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Promises in FG-FF document don't add up - and raise risk of a voter backlash

Dan O'Brien


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Double act: The promises of Micheál Martin and Leo Varadkar seem fanciful at best. Photo: Frank McGrath

Double act: The promises of Micheál Martin and Leo Varadkar seem fanciful at best. Photo: Frank McGrath

Double act: The promises of Micheál Martin and Leo Varadkar seem fanciful at best. Photo: Frank McGrath

Forming a government after the February General Election was never going to be easy. That election resulted in the most fragmented Dáil in history. Political fragmentation makes government formation harder, as was to be seen in this country in 2016 and in many others before and since.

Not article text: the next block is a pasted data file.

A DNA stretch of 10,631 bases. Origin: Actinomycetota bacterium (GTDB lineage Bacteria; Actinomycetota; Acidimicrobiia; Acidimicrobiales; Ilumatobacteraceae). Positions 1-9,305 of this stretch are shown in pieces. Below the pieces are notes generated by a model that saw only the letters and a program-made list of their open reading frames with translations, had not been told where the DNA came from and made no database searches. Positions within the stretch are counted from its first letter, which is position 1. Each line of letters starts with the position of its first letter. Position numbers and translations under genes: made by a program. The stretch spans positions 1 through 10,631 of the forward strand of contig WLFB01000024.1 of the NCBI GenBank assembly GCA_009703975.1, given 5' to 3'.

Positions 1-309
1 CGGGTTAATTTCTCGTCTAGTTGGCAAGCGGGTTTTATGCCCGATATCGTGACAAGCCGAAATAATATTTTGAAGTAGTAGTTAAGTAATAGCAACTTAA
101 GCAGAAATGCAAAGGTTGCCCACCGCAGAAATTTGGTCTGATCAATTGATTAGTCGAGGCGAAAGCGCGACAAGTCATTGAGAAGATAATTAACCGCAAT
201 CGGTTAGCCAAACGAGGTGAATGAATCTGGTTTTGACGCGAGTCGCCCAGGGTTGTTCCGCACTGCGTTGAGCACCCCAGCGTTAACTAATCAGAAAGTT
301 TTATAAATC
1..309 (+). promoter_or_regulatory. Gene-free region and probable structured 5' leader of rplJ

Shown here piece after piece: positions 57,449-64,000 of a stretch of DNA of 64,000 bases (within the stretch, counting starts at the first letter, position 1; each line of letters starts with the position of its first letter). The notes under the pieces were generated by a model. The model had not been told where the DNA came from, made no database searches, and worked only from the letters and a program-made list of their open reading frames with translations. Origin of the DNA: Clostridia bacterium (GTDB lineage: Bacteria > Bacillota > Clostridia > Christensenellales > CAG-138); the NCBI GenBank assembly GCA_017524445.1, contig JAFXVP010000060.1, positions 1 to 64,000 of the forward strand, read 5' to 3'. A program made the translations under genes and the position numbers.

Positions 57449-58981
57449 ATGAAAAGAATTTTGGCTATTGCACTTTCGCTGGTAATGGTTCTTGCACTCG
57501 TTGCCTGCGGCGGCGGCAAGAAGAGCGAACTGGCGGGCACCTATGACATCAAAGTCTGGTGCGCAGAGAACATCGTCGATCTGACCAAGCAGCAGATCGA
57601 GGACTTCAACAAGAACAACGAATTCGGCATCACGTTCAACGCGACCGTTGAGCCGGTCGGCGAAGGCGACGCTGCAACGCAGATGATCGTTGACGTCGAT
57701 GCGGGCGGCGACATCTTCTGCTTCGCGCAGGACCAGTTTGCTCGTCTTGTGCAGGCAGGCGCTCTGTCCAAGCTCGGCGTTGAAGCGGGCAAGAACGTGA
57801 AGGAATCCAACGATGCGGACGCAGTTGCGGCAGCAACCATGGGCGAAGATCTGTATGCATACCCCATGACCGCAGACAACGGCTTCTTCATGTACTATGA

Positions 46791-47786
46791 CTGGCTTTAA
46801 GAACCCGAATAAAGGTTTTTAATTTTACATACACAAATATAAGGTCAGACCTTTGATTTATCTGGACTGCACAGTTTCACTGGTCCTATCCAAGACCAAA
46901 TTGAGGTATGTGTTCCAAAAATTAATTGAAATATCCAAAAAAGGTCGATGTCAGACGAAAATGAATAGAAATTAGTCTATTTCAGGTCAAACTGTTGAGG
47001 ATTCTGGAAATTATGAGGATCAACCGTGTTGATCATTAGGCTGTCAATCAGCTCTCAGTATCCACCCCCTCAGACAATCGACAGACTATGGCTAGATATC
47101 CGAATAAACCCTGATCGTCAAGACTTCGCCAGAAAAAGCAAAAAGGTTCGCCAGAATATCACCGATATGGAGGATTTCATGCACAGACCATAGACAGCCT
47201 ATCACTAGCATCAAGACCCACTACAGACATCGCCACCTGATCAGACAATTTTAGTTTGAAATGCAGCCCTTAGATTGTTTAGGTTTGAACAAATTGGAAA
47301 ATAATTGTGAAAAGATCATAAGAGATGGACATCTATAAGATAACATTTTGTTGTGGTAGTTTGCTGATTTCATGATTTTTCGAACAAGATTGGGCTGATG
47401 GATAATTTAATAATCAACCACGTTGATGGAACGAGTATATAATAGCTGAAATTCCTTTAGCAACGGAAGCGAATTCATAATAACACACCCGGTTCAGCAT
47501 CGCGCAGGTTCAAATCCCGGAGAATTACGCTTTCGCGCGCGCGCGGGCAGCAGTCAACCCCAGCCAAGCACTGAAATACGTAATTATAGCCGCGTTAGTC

The leaderships of the two Civil War parties this week agreed on a broad basis for coalition. As they are a long way short of a majority in the Dáil, there is still a long way to go before a new government is formed. Getting buy-in from smaller parties, independents and the grassroots of both Fianna Fáil and Fine Gael cannot be taken for granted. Nor can agreement on a programme for government.

The pandemic has changed things. Before the outbreak, all the political parties believed they would have money to spend over the five-year natural lifespan of the current Dáil. They had made many and various promises about their priorities in government on that basis.